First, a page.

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wireless carriers - News, Features, and Slideshows
More than any time in the past decade, wireless customers are reaping the benefits of a carrier price war over smartphones and tablets, as well as monthly data service contracts.
Sprint recently cut 452 jobs from its headquarters in Overland Park, Kan., an amount that equals about 6% of the 7,500 workers there.
As competition heats up dramatically in the wireless industry, changes in the executive ranks are taking center stage.
Sprint on Thursday announced a $60-per-month unlimited talk, text and data plan -- its second price cut in four days -- that's designed to undercut competitors.
Less than a day after the HTC One (M8) for Windows went on sale "exclusively" on Verizon Wireless, AT&T also said it will carry the new smartphone, too.
Sprint's new lower-priced shared data plan sounds ambitious, but analysts say it doesn't go far enough and won't address the carrier's network performance sore spot.
With reports out this week that Sprint and T-Mobile US are planning to announce a $32 billion merger this summer, two big questions linger: Would federal regulators approve the deal? And would T-Mobile CEO John Legere run the combined company?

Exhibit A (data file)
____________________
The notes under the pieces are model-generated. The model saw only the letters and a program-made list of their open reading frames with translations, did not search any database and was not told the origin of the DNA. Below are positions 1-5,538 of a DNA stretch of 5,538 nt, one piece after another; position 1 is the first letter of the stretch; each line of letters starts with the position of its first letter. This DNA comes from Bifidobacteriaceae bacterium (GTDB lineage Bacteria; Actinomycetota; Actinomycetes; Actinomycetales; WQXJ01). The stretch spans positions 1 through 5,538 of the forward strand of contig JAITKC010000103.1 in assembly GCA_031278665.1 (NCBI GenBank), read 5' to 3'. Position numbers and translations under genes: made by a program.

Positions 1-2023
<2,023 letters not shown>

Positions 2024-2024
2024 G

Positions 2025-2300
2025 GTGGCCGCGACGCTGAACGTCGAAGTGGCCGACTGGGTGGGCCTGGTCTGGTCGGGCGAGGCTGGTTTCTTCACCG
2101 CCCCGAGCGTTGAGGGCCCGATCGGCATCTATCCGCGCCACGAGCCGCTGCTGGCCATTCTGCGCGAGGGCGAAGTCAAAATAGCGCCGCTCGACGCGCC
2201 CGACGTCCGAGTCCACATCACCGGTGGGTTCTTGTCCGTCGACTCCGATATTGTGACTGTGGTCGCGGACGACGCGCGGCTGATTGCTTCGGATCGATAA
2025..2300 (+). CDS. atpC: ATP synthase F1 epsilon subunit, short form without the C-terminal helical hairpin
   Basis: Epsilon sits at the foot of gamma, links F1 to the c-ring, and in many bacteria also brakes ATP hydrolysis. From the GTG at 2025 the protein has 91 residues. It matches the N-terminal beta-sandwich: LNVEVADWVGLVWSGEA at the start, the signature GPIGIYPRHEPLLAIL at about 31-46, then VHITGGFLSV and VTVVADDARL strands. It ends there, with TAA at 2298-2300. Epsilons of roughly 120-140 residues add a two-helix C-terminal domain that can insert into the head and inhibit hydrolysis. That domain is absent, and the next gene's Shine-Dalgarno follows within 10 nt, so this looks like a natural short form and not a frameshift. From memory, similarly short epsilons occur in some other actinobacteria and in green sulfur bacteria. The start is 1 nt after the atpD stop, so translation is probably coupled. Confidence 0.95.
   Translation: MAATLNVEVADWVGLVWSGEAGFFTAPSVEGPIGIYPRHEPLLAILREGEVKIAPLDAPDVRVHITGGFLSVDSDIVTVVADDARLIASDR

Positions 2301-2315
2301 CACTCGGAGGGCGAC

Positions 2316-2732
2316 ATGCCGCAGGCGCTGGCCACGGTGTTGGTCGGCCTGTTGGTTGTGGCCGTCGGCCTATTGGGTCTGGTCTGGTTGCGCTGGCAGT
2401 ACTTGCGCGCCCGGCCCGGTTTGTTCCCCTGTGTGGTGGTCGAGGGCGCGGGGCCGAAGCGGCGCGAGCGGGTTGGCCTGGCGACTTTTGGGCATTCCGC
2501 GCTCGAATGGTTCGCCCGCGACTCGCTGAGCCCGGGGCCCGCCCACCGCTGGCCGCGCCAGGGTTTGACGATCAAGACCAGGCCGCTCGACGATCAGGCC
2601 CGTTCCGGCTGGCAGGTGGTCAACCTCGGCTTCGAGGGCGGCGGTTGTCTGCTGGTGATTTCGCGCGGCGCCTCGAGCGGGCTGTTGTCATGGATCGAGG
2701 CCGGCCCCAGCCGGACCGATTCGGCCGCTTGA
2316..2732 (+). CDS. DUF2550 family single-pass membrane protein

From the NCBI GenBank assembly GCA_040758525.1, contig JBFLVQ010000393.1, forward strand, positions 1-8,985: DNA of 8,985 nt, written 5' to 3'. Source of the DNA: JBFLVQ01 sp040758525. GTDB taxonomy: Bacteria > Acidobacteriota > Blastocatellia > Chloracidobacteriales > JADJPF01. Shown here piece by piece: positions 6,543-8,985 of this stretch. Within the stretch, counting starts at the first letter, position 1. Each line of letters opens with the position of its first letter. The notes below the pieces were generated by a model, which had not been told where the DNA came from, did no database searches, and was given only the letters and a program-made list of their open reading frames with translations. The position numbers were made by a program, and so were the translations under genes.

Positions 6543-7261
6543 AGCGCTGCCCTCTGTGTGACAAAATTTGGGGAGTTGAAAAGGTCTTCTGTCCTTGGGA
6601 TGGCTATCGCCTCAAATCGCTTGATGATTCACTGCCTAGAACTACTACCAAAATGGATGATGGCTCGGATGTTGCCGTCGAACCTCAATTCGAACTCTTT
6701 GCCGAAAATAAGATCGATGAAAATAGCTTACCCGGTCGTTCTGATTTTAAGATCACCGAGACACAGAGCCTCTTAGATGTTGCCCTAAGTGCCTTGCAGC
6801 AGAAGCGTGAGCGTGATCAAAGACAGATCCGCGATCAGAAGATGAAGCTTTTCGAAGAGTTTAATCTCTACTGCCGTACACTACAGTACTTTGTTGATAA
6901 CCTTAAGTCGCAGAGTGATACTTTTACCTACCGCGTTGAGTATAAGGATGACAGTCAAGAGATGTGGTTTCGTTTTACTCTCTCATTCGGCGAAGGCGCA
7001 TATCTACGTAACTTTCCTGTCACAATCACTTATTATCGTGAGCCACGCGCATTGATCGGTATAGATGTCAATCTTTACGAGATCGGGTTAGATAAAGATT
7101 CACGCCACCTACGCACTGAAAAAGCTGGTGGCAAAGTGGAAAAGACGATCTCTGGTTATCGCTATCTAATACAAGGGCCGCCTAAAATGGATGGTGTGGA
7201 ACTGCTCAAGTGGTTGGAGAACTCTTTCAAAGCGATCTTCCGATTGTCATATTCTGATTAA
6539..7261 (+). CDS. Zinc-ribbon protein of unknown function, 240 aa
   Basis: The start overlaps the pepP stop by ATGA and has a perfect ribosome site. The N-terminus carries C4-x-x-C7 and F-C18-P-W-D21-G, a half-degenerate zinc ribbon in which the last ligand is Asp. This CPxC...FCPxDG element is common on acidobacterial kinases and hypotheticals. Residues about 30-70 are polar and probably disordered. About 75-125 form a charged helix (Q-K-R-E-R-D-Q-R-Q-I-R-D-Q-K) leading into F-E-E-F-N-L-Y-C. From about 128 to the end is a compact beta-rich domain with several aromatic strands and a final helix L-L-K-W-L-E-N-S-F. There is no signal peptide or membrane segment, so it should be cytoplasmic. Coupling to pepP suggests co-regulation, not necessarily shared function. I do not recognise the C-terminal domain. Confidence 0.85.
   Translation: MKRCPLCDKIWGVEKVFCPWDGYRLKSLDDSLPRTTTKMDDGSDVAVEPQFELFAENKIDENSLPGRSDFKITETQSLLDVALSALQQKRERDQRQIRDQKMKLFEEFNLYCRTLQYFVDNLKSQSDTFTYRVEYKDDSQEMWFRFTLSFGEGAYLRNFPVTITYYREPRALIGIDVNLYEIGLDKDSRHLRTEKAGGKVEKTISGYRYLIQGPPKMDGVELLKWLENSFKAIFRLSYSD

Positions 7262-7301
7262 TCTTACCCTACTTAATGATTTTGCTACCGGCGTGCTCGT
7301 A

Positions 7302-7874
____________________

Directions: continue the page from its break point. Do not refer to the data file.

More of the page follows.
AT&T's apparent interest in DirecTV is only the latest move by the wireless carrier to expand into just about every wired and wireless market it can.
Apple is expected Wednesday to confirm Wall Street's fears, that iPad sales growth not only slackened in the March quarter, but reversed course with fewer of the iconic tablets sold than the year before.
In the last year or so, there has been a noticeable slowdown in innovations in new smartphones -- with both hardware and software. The next direction seems to be making the smartphone the hub for connecting technologies int eh Internet of Things scenario.
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